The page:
FILE - In this Jan. 3, 2020 file photo, the U.S. Embassy is seen from across the Tigris River in Baghdad, Iraq.
FILE - In this Jan. 3, 2020 file photo, the U.S. Embassy is seen from across the Tigris River in Baghdad, Iraq. Three rockets hit Baghdad on Feb. 22, 2021, with two of them landing in the Green Zone.

U.S. officials expressed outrage Monday after a trio of rockets slammed into Baghdad, two of them landing in the city's fortified Green Zone. 

Iraqi officials said the Katyusha rockets appeared to have been launched from a nearby neighborhood but that no one was injured.  

Iraq's military said four vehicles were damaged, along with some property. 

Initial reports indicated the rockets that hit inside the Green Zone landed close to the U.S. Embassy and also close to Joint Operations Command, where U.S. military personnel coordinate with the Iraqi military in the fight against the Islamic State terror group. 

No one claimed immediate responsibility for the attack, which comes just a week after a rocket attack outside Irbil International Airport, in northern Iraq, killed a contractor for the U.S.-led coalition and injured nine others, including a U.S. military member. 

People stand next to a damaged roof after a rocket attack on U.S.-led forces in and near Irbil International Airport in Irbil, Iraq, Feb. 16, 2021.
Rocket Attack in Iraq Kills Coalition Contractor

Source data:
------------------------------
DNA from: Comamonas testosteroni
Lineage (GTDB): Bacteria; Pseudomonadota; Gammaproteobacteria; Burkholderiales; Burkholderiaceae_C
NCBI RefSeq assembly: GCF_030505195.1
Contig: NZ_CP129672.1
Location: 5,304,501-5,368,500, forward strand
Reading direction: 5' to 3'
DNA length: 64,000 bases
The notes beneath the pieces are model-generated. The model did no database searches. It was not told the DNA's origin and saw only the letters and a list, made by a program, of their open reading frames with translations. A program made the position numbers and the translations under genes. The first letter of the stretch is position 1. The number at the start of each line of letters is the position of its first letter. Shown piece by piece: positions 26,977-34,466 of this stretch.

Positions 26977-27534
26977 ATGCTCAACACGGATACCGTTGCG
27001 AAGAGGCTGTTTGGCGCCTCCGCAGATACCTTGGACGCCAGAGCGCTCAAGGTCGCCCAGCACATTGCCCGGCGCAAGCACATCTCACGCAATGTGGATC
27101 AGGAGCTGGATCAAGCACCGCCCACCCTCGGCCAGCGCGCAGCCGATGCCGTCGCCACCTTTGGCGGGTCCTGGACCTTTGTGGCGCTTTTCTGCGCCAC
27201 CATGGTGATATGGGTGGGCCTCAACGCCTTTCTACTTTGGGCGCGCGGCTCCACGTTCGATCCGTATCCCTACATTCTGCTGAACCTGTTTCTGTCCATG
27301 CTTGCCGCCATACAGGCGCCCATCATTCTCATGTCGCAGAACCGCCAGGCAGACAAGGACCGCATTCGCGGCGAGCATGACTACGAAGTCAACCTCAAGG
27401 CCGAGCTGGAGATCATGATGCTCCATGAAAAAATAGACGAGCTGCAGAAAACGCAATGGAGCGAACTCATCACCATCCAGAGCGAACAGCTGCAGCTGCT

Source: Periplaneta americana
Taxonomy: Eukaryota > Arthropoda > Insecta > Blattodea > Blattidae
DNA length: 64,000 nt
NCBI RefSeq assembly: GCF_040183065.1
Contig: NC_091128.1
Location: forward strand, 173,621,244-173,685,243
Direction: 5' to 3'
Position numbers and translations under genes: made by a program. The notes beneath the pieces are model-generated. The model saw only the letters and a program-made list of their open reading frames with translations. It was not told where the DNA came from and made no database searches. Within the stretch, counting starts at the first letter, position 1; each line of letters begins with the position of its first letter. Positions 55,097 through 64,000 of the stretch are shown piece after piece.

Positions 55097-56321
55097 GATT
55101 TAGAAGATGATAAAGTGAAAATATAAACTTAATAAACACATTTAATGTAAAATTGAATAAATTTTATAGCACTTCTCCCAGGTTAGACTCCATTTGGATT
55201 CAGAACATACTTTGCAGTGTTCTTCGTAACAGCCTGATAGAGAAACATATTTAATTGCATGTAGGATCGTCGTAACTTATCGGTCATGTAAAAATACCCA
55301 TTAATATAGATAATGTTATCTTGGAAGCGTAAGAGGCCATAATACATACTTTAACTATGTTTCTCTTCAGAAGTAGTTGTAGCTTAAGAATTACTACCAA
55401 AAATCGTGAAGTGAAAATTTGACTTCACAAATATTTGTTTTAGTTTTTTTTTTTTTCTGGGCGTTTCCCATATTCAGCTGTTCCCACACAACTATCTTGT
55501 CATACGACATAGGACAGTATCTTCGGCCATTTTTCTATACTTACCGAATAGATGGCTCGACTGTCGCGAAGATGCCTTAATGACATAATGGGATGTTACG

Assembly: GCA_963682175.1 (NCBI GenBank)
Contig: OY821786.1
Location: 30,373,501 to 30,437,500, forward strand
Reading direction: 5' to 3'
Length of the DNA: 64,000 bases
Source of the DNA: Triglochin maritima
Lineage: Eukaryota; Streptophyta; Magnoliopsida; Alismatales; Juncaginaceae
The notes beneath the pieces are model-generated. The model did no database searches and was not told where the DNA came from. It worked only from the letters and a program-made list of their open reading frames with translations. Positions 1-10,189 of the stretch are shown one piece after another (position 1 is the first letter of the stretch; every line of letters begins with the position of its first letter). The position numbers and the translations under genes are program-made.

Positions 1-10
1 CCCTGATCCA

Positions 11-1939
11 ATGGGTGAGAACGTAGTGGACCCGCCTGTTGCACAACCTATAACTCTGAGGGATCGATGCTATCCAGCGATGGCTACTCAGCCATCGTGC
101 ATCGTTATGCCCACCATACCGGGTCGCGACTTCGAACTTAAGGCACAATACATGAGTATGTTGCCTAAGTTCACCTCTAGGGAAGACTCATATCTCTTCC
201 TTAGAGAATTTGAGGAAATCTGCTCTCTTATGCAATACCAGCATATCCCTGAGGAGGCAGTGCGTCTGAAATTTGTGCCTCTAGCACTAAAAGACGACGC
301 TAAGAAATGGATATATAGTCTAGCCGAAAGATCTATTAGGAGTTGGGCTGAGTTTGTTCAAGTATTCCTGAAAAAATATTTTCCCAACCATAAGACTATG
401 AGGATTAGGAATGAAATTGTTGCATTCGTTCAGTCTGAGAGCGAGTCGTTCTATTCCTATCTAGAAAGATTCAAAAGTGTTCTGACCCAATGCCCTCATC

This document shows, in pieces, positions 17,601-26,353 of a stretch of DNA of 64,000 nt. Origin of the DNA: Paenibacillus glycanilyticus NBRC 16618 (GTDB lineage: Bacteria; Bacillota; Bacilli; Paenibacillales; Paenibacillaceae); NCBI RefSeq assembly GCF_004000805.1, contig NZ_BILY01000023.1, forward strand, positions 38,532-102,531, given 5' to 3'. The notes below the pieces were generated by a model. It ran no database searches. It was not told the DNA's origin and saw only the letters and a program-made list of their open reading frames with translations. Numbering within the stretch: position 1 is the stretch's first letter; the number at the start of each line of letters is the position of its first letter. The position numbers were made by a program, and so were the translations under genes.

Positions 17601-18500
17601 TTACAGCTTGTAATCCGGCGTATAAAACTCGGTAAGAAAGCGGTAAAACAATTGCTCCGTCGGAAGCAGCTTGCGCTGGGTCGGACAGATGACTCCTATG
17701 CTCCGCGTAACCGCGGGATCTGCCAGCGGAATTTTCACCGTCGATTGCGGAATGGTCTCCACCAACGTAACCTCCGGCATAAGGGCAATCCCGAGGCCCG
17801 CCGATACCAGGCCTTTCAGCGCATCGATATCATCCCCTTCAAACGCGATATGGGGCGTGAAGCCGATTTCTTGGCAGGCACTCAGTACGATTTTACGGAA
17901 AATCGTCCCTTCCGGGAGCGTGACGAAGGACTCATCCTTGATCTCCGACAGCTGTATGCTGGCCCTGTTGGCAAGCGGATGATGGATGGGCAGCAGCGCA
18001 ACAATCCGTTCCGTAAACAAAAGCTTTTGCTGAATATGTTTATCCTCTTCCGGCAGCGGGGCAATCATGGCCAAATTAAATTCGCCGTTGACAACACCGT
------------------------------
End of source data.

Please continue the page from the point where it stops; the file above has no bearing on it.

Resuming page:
Attack in northern Iraq killed contractor for US-led coalition and injured at least nine other people, drawing international condemnation

"We are outraged by the recent attacks," State Department spokesman Ned Price told reporters Monday. "The Iraqi people have suffered for far too long from this kind of violence, and this violation of their sovereignty." 

So far, U.S. officials have refused to assign blame for the attacks, though Saraya Awliya al-Dam, a Shia militia, has claimed responsibility for the deadly attack in Irbil. 

Pentagon press secretary John Kirby said Monday that military officials are taking the attacks "very seriously." 

"It's difficult to say with certainty ... whether there's a strategic calculation driving this recent uptick in attacks or whether this is just a continuation of the sorts of attacks we've seen in the past," he said.  

And while the investigation into the attacks is ongoing, Kirby said, "If and when it's appropriate to respond, we'll do so at a time and a place and a manner of our choosing." 

A number of U.S. lawmakers have raised concerns that the recent string of rocket attacks, like previous ones, likely was orchestrated by Iran. 

U.S. defense officials have consistently blamed Iran for being the main driver of instability across the Middle East, but add they are comfortable the number of U.S. troops in the region are sufficient to deal with the threat. 

"Broadly, what we have said is that we will hold Iran responsible by the attacks, by the provocations of its proxies," the State Department's Price told reporters. "What we will not do is lash out and risk escalation that plays into the hands of Iran and contributes to their attempts to further destabilize Iraq."  

VOA's Nike Ching, State Department correspondent, contributed to this report.
 

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